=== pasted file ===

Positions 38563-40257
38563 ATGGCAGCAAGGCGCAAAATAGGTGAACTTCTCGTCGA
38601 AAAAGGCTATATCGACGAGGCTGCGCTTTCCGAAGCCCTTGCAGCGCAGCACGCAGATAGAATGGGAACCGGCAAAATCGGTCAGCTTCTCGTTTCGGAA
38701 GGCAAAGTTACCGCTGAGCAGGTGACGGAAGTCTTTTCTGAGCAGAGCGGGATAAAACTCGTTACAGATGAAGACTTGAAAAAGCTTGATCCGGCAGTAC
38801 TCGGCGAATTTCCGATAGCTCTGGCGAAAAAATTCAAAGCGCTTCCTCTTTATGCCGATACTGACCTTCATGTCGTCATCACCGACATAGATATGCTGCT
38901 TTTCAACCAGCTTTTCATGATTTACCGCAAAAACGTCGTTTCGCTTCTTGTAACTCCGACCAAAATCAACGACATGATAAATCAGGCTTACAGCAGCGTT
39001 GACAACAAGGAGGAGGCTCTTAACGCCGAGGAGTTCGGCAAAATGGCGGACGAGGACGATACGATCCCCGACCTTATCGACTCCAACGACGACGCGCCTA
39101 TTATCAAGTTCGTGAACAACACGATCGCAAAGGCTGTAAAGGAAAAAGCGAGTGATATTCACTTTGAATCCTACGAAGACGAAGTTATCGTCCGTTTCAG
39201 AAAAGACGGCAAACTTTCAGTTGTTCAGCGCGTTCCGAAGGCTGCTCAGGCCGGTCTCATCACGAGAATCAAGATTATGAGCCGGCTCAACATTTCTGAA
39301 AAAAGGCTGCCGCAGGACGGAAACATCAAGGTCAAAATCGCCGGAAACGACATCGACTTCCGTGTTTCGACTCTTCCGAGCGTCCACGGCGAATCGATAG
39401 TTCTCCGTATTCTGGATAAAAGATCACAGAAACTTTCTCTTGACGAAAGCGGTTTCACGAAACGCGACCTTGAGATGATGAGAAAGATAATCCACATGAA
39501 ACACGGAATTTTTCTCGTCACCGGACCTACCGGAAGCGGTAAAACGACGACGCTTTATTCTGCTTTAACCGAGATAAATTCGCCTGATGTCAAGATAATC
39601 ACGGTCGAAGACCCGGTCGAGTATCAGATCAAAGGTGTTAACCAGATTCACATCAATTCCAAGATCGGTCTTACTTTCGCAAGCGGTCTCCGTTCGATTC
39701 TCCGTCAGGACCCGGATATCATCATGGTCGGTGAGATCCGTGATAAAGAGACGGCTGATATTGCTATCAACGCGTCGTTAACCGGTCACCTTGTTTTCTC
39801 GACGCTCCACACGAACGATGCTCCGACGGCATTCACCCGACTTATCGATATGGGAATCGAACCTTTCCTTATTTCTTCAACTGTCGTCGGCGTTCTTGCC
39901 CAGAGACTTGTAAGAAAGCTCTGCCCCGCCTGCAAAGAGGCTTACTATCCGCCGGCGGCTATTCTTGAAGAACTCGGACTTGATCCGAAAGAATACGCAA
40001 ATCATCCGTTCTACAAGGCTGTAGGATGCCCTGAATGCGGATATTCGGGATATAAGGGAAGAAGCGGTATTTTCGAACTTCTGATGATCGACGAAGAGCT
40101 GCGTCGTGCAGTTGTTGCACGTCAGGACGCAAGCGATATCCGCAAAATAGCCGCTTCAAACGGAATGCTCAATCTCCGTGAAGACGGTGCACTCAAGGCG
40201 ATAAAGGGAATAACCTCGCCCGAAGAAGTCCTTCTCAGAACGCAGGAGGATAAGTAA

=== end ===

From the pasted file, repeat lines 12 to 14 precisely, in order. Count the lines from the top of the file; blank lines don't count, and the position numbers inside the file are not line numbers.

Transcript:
39501 ACACGGAATTTTTCTCGTCACCGGACCTACCGGAAGCGGTAAAACGACGACGCTTTATTCTGCTTTAACCGAGATAAATTCGCCTGATGTCAAGATAATC
39601 ACGGTCGAAGACCCGGTCGAGTATCAGATCAAAGGTGTTAACCAGATTCACATCAATTCCAAGATCGGTCTTACTTTCGCAAGCGGTCTCCGTTCGATTC
39701 TCCGTCAGGACCCGGATATCATCATGGTCGGTGAGATCCGTGATAAAGAGACGGCTGATATTGCTATCAACGCGTCGTTAACCGGTCACCTTGTTTTCTC